Once you confirm your flight, you’ll then answer the customs declaration questions — which basically ask if you’ve brought food into the country, have touched any live animals, or have brought in soil — the simple stuff. More on this in a minute, but you must declare all food that you’re bringing in. You’ll then confirm your answers are correct, and a receipt will print out of the kiosk which will have your picture on it.
You then proceed to an exit point to present this receipt and passport to a CBP officer. Most times they’ll then wave you through, but occasionally they ask a confirmation question such as “What flight are you coming in from?,” “What countries did you visit?,” or “Are you bringing in any food?”
Once you’re past this point, you can collect any checked baggage and then proceed out of the baggage hall.
7. Which credit cards pay for your Global Entry membership fee?
There are a variety of premium credit cards that will reimburse you for purchasing Global Entry.
Some of those cards are:
|CREDIT CARD||CARD INFO|
|The Platinum Card® from American Express|
How We Get $1,500+ In Value From This Card (Per Year) >
|The Business Platinum Card® from American Express|
|Chase Sapphire Reserve®|
Hot Tip: If you have one of the cards listed above, just apply for the Global Entry process as normal and then use the card to purchase the service. Once you do and it posts to your card statement, the charge will automatically be reimbursed.
8. Do I need to declare all food?
YES. I capitalize that because this is incredibly important, and I’ve seen many people get burned by ignoring this rule.
You have to declare any and all food you have on you — even if it’s a pre-packaged snack. Most people think of “food” as fresh meat, produce, or vegetables, but forget about the bag of chips or cookies in their bag. Anything and everything has to be reported, no matter where you got it from or what you may deem as safe or pre-packaged.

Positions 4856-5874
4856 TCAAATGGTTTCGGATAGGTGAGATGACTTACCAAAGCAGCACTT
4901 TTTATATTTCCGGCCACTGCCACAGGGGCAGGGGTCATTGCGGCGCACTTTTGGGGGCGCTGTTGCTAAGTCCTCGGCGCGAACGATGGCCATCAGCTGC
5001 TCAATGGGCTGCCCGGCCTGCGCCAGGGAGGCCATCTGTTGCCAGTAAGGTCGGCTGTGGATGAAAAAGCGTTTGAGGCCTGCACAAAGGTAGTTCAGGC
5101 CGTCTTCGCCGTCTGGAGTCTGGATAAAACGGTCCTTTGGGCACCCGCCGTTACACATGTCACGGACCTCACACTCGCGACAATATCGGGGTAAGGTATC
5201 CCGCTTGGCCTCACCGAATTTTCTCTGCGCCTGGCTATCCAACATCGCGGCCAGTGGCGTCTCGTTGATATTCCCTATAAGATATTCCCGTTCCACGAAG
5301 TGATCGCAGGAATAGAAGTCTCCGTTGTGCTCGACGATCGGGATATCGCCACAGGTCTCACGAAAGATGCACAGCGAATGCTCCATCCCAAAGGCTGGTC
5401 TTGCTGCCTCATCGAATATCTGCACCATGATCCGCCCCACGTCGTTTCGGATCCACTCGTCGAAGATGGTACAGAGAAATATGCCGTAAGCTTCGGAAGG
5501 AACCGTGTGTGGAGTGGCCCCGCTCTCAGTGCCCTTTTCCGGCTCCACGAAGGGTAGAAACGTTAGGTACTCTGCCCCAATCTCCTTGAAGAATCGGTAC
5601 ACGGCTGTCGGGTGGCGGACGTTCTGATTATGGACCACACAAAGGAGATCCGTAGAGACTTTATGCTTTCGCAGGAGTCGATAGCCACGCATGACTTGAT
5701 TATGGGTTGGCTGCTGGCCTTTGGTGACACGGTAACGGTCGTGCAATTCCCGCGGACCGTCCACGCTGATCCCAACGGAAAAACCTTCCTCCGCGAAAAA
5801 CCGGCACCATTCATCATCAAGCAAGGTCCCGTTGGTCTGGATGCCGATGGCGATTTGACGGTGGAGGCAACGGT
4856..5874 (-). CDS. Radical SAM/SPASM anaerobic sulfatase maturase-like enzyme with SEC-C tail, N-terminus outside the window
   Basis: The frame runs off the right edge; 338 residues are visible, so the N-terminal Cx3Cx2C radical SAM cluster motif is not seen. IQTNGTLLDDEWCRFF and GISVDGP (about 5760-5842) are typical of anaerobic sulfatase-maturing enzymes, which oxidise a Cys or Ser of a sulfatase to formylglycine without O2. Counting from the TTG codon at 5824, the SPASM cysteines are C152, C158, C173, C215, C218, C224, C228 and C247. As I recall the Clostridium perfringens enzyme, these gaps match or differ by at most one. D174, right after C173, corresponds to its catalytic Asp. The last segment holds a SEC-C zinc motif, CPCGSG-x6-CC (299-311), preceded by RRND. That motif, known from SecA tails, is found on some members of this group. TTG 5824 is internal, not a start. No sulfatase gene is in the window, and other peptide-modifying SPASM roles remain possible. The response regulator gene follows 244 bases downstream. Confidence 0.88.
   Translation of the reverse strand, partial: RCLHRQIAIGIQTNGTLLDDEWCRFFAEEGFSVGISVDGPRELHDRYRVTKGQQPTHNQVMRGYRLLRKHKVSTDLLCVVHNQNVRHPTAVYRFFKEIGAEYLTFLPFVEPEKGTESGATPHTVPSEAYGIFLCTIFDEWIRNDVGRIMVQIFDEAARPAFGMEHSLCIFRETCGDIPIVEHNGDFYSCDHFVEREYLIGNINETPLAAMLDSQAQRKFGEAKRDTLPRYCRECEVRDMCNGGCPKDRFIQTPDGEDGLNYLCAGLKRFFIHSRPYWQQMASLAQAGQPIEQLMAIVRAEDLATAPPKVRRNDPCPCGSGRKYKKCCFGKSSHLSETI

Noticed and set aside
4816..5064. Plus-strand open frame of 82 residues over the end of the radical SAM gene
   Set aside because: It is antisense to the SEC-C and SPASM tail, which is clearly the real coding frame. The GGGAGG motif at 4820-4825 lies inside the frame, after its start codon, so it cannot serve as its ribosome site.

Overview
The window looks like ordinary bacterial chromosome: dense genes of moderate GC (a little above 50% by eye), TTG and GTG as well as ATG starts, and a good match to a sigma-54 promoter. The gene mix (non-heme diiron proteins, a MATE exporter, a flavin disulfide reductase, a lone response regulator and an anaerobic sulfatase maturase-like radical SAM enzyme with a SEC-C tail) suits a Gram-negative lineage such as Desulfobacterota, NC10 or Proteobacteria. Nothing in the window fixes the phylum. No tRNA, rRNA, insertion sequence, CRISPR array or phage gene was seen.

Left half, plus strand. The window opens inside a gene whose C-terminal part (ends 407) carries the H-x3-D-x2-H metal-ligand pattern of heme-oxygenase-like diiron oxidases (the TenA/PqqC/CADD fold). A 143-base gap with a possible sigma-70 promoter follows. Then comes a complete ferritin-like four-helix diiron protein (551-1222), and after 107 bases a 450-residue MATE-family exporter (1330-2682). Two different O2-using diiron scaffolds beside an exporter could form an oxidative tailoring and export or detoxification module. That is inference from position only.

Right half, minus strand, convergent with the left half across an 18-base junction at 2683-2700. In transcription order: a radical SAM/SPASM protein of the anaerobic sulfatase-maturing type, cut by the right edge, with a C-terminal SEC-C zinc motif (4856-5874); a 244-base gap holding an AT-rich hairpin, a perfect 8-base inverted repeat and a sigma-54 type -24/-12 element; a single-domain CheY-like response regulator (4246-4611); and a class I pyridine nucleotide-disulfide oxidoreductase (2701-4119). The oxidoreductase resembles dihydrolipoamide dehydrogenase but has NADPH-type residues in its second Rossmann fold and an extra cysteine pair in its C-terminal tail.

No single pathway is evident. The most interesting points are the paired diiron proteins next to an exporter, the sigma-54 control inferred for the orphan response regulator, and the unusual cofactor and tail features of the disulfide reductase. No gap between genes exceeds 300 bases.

Failure to report even the most minor of food can result in your Global Entry membership being revoked, or you being charged with a crime, so please make sure to tell the officer about anything you may have brought with you.
9. How does Global Entry compare to the regular customs process?
Essentially the premise of Global Entry is an expedited screening for pre-vetted citizens. With your interview and background check, you’re essentially deemed to be an unthreatening person, not likely to bring in anything illegal, lie on any questionnaires, or try to circumvent the customs and border process in any way.
It’s by no means a guarantee — there are plenty of people who misuse the system every year, but based on the statistical analysis, folks who are part of the program are less likely to do anything illegal.
So, getting back to the differences between the regular line and the Global Entry line — folks in the regular line have not been vetted. These customers must fill out a customs declaration form on their inbound aircraft and physically speak with an officer at a booth upon entering the U.S.
This officer generally asks more probing questions to see why this person is entering the country and examining their form and passport. Because these individuals have not been pre-vetted, the officer needs to make a judgment on whether that person is a threat or not.
10. What kind of trouble can I get into for misusing Global Entry?
If you lie on any Global Entry questions when you come into the country, it’s almost near certain that your Global Entry will be revoked. Depending on the severity of what you bring in or fail to report, you may also be criminally prosecuted.
11. If I have a criminal history can I still apply for Global Entry?
Interestingly, you can, actually.
Here’s the issue: it all depends on the crime, how much time has elapsed from it occurring, and what judgment was served.
There’s really no hard science to this, however, what is known is that people with previous misdemeanors and even higher crimes have still been able to be accepted into the Global Entry program.